On a non-lodge note, all of us up here in Alaska are closely watching what unfolds in the Gulf of Mexico with the latest oil spill. Especially those of us who were up here during the Exxon Valdez incident, and those of us (like me) who love to kayak Prince William Sound. This disaster has not come close to it's full capacity, but even now we see that it will surpass the damage PWS saw...and still sees, with some marine populations still gone or depleted, and oil still on some beaches. Many Alaskans have paid attention to BP's slow fall from grace. In the early 1990's, BP was considered the model of efficiency and environmental standards...for an oil company. I spent the night at Endicott Island, an artificial gravel island/drilling platform in the Beaufort Sea in 1991 prior to starting a long dog sled expedition along the arctic coast. Everything was immaculate, clean and efficient. As the years went by, the State of Alaska backed down on it's regulatory monitoring of the oil companies, allowing them to set their own standards for safety inspections and the like. The result was a series of problems surfacing about five years ago with BP, from pipe corrosion to leaks to false record-keeping. Their untarnished reputation got "oiled" a bit, and this Gulf incident seems to be the culmination of a downhill slide. I can see the residents of the Gulf states viewing BP like Alaskans view Exxon, and I can also anticipate the upcoming court battles over liability and finances. As Shell Oil completes paperwork for off-shore drilling in Alaska, it seems time to admit that you can't sacrifice one resource for another, and a real comprehensive energy program needs to be passed. And Alaskans are paying attention to this while the gigantic Pebble Mine project continues to gain momentum, an enormous gold mine at the headwaters of Bristol Bay...the most productive salmon fishery in the world. Lots of lessons here, time to go back to school.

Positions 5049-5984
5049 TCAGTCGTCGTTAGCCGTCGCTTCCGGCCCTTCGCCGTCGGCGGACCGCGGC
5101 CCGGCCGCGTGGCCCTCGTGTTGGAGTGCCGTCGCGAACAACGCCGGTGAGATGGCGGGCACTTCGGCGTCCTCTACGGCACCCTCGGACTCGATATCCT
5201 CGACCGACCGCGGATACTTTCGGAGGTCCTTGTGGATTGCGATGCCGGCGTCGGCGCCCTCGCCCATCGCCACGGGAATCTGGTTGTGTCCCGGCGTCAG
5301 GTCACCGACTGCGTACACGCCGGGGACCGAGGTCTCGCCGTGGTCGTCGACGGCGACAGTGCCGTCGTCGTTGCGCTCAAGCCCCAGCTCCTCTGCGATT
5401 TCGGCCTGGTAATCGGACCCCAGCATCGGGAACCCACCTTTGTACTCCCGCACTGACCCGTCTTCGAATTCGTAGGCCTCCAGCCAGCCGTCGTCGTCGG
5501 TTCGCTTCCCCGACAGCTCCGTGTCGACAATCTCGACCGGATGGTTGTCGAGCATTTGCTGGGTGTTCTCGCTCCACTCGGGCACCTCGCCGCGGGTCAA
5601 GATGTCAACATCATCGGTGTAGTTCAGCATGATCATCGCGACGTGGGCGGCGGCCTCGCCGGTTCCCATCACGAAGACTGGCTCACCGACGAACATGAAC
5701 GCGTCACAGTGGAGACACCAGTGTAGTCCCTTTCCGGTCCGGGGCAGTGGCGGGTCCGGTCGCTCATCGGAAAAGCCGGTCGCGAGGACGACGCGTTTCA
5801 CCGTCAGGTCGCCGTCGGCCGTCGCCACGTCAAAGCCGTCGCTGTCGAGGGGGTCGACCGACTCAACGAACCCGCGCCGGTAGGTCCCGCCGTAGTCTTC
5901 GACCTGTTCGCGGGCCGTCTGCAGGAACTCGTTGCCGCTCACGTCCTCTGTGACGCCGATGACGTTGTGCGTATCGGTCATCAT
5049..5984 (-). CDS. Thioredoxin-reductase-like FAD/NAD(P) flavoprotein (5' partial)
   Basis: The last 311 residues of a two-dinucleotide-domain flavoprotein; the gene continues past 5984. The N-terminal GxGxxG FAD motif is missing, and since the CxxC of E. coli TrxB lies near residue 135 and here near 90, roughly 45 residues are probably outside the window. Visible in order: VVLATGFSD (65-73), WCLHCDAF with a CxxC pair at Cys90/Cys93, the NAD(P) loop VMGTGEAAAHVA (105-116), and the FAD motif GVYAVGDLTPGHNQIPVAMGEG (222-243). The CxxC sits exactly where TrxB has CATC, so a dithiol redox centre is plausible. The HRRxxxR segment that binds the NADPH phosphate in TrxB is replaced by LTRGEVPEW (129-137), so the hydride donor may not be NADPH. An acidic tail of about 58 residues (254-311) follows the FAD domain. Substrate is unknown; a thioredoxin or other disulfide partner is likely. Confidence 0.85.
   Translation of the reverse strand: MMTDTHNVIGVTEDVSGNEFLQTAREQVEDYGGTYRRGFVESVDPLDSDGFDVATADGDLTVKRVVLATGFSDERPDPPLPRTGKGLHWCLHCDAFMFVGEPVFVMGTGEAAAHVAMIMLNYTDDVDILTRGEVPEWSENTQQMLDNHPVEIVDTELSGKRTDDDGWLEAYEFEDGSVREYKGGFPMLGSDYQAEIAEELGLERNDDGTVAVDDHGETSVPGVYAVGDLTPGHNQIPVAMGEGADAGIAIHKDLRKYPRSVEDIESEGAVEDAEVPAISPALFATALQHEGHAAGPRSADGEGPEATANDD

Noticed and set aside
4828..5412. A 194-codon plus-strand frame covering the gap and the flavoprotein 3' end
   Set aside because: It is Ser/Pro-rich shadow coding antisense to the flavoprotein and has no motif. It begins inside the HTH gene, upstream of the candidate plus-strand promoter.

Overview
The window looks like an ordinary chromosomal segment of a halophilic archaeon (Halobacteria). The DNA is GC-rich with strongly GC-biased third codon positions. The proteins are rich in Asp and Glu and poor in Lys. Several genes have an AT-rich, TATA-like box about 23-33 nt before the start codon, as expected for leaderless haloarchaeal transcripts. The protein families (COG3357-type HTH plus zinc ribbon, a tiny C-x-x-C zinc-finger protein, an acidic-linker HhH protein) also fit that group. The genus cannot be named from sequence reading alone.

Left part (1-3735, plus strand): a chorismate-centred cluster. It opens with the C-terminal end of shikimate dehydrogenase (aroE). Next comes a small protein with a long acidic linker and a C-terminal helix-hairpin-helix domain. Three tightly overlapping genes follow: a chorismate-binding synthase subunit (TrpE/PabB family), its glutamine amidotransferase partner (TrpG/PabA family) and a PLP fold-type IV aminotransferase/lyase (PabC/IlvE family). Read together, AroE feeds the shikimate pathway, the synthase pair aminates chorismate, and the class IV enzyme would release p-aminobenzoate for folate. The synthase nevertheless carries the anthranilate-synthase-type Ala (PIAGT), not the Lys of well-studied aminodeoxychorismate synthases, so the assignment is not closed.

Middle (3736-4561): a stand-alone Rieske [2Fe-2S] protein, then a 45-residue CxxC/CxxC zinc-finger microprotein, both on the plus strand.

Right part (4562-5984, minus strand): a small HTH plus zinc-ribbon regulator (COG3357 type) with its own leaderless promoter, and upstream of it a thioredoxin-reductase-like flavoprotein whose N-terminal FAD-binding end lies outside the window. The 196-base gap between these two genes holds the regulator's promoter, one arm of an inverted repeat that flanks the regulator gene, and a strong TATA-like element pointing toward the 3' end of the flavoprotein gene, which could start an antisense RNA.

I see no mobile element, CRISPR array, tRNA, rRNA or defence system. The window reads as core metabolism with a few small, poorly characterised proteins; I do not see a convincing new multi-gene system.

Some of you out there are getting ready to come visit us very soon...we will be ready for you! Our employees will be here soon, and we are looking forward to some great changes at the coffeehouse. K-Bay out of Homer will continue to supply our coffee, and I have discovered an amazing Ethiopian bean they sell...Amayo Gayo...and hope to have it as one of our drip choices this summer. Amazing brew, but even more amazing as a cold coffee drink. Those that know me know that I generally like my coffee cold, and I brew coffee for myself with a cold-brew system that ends up without the bitterness you can get from old hot-brewed coffee. The cold-brew coffee concentrate from this Ethiopian organic bean is something for the nose to behold. Try some when you come up, you won't be disappointed. We'll still have the Dream Blend for espresso drinks, and likely also a Java bean I enjoyed last summer. Go to K-Bay's website and see what they offer, and you'll see why we pay a bit more for excellent quality and social responsibility.

That's all for now, the pups need a run in the snow, and then some breakfast. More about the yurt soon, and Karin will post some photos. Happy trails, all.

Jon

1 comment:

  1. Hi guys- yurt looks great! Talk to you soon.

    -T.-

    ReplyDelete

our visitors from around the world